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Making a Resolution for the Millennium


  Putting the Call Into Action

  So What Do You Pledge?

  
Time for a Special Grace

 

 

Have you made your plans for New Year’s Eve? How about for the new millennium?

If you pick up a paper or turn on the television or radio, it’s hard not to find some mention of the millennium. Everyone seems to be discussing and planning for it.

And while some people are preparing for the worst, the Church is preparing for a celebration—the Great Jubilee. But it’s also more than just a celebration. As we head into the next millennium, we should take time to reflect on the past and any errors we may have made, and focus on how to improve in the future.

As Pope John Paul II said in his apostolic exhortation On the Coming Third Millennium (Tertio Millennio Adveniente), “The Church should become more fully conscious of the sinfulness of her children, recalling all those times in history...when they departed from the spirit of Christ and his Gospel and, instead of offering to the world the witness of a life inspired by the values of faith, indulged in ways of thinking and acting which were truly forms of counter-witness and scandal” (#33).

That point was reiterated by the U.S. bishops’ Subcommittee on the Third Millennium in Jubilee 2000: A Year of the Lord’s Favor: “God constantly calls us to conversion. He extends this opportunity to the Church and to each of us in a special way during the Great Jubilee.”

Putting the Call Into Action

The Sisters United News (SUN) and St. Anthony Messenger Press have heard that call and developed a way for people to celebrate the Great Jubilee by making a difference in the next millennium. The project, entitled “What Would You Do for 1,000 Years of Peace?”, encourages individuals to pledge time they will devote to peacemaking activities.

“We believe world peace begins at home,” says Sister of Charity Mary Bookser. “The hours one person spends praying for peace or volunteering for a worthy cause can contribute to a better, more peaceful world....Peace is built day by day, hour by hour.”

Pledges can be made via the Web at www.AmericanCatholic.org/Features/Peace/, or by mail to: Sisters United News, c/o Sister Mary Garke, 100 E. Eighth Street, Cincinnati, OH 45202. Individuals will assign the appropriate amount of time for their pledges. A sampling of pledges will be posted on the Web site. The goal is to accumulate 8,766,000 hours—or 1,000 years—of pledges for peace. Pledges will be tallied beginning this month.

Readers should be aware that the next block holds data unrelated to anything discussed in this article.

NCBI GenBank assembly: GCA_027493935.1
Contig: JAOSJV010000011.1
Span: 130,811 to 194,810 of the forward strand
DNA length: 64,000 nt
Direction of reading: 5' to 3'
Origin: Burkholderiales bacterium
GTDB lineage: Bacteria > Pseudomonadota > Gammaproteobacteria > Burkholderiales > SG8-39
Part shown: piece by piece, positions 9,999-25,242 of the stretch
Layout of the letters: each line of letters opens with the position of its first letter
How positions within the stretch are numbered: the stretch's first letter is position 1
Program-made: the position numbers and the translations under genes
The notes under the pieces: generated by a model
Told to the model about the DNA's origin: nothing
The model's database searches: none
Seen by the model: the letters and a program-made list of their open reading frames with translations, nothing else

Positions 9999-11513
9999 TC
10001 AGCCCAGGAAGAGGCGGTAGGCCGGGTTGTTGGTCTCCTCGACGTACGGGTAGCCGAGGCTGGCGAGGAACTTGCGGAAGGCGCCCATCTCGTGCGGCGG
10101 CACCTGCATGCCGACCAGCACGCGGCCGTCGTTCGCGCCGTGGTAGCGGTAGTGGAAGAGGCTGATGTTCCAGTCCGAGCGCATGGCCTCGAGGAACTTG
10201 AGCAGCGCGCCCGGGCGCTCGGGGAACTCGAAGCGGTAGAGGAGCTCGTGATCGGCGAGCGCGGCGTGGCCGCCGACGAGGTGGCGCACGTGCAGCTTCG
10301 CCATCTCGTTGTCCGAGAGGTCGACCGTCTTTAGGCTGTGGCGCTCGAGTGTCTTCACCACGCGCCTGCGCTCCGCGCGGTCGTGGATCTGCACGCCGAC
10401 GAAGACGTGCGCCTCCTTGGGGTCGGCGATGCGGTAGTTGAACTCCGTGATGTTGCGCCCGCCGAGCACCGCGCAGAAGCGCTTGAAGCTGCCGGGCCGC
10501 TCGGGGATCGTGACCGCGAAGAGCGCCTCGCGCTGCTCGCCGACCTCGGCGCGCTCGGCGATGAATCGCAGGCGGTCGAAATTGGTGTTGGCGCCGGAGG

So What Do You Pledge?

Every year, people make New Year’s resolutions as a way to make the coming year better than the last. Unfortunately, many resolutions don’t last much longer than it takes to make them. Perhaps that’s because we often think in terms of grand or long-term commitments. Maybe if we took those resolutions hour by hour, day by day, they would be more achievable. The key is to figure out how you can make a difference.

Debt relief, ecumenism, forgiveness and peace are words that pepper the discussion of the next millennium. The pope and U.S. bishops have raised them all as issues to be addressed in light of the Jubilee.

These very complex issues may seem overwhelming. The challenge is to find ways to relate those issues to our everyday lives.

For instance, whether or not the United States should forgive another country’s debt is a big decision about which you may feel detached. After all, this decision is not up to you alone. But you can endorse the spirit of debt relief by forgiving a debt owed to you by a friend. It may be a monetary debt, but it could also be an unrepaid favor or invitation.

The religious struggles and animosity of the Middle East may seem too distant to affect your everyday life. But why not make an effort to talk and listen to people close to you or in your community whose viewpoints differ from your own? Support the effort for ecumenism by making an attempt to listen and understand each other’s viewpoints. The key is to get a conversation going.

Or perhaps it’s time you retire a grudge you’ve been harboring. Even if you’re not ready to forgive the individual completely, you can pray for the strength for future reconciliation. One of the first steps of reconciliation is to want for the other person the wholeness and peace which God wants for them. And in the process you may find greater peace with yourself. As Archbishop Desmond Tutu so appropriately states in the title of his new book, there is No Future Without Forgiveness.

And we must remember that all of these actions—including forgiveness—begin with a decision to make a change. Only then can our actions grow to something larger. And what better time than at the dawn of a new millennium?

Time for a Special Grace

In On the Coming Third Millennium, Pope John Paul II reminds us, “...Everyone is asked to do as much as possible to ensure that the great challenge of the Year 2000 is not overlooked, for this challenge certainly involves a special grace of the Lord for the Church and for the whole of humanity” (#55). The decision to make a difference—in the world and yourself—begins with you. Only then can it build—hour by hour, day by day—into something greater. What will be your resolution for the millennium? —S.H.B.

 

 
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